Elevator Ladies

2nd Avenue 180

September something or other, the year of our lord 2019

I am getting tired of the calendar, so look at the post date to find out when I wrote this.

The Indian lady who claims not to be Indian with the hight cheery voice is the blue shirt for the day. That’s good and bad. The good, she’s well intentioned and doesn’t make the bed so that the comforter is squeezed so tight that it takes all my strength which isn’t much to pull it out from the guard rail and the mattress, and sometimes she is so cheerful that it gets on my nerves.

For example she walks in this morning while I’m in my underwear with electric pads attached to various muscles on my left leg (the weak one) and essentially sitting there twitching as the program shocks the muscles.

She says, oh I saw that in the nursing home. I guess everyone has some burden they must carry. Or something to that effect.

Then she cheerfully looks through the two garbage pails, and says: you never have any garbage; oh (eureka) here’s some. Meanwhile I’m twitching and trying to type at the same time.

And she leaves to go to the next apartment.

That’s the background. The electric stimulator is still going so excuse any typos or insane ideas.

But I have been thinking about the elevators from the previous post (I think) and I asked one of the blue coats what was up with these women who it seemed to me rode the elevators all day?

Oh, she said. I know that Fran was evicted from her apartment building for riding the elevator all day.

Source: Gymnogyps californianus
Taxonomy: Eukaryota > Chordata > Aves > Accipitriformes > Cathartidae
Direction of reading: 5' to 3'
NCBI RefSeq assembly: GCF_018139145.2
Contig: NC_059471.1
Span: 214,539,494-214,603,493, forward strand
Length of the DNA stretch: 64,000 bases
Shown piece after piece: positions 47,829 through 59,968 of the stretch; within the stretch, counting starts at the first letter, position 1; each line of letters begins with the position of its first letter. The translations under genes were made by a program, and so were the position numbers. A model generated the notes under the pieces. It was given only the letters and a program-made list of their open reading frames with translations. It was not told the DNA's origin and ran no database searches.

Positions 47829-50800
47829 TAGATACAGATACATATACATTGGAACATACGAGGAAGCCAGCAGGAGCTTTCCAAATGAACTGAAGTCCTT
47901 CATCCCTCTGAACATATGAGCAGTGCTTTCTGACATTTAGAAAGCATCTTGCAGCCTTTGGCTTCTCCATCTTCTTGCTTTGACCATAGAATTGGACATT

Fran: (description) About 70, short cropped hair, a puzzled expression at all times, and the sort of glasses that make your eyes appear small. I would have to compare her to a small Sphinx with glasses. She usually wears a baseball cap (don’t ask what team it’s for) and pink pajama bottoms.

I didn’t do her justice because this is a case where a few pictures would do it, but let her go.

I get into the elevator a few days ago, and ask her what floor she’s going to. She looks at the numbers on the panel and says seven.

I’m on my way to visit someone on twelve.

We’re going up.

So at seven, the elevator opens and she just stares into the hallway. I ask her if she wants to get out here, but she just gives a blank stare. So for fun, I decide to forget about my own thing on twelve and stay in the elevator with her.

When the door opens on 12, I don’t get out.

Now all the lights on the panel are out, and she pushes her rollater towards the blank panel. The elevator isn’t moving, and she stares at the blank numbers the way I used to stare at roulette numbers.

Finally she turns to me and says, I think 14 is a good one.

I say, that’s the dining room, but it’s too early for lunch.

She presses 14 anyway.

When we get to 14, the door opens, and she goes towards the door as if she’s going to get out, and she stands in the elevator doorway until the warning buzzer starts, then she steps back in.

Don’t expect an explanation. I don’t have one. It’s only women who do this, and I suspect it is related to shopping in a large department store.

The old men can’t get out of the elevator fast enough.

It did get me thinking about all these space elevators they’re planning to build. You know, instead of firing rockets, you just build a very very tall elevator, with a platform at the top, and you can do easy launches from there.

I have a few candidates for the first space elevator riders.

Published by Dave

My name is David Beckerman. I am a fine art photographer working in New York City. Or I was before I had two strokes. I now write from a Nursing Home. https://dave-beckerman.pixels.com

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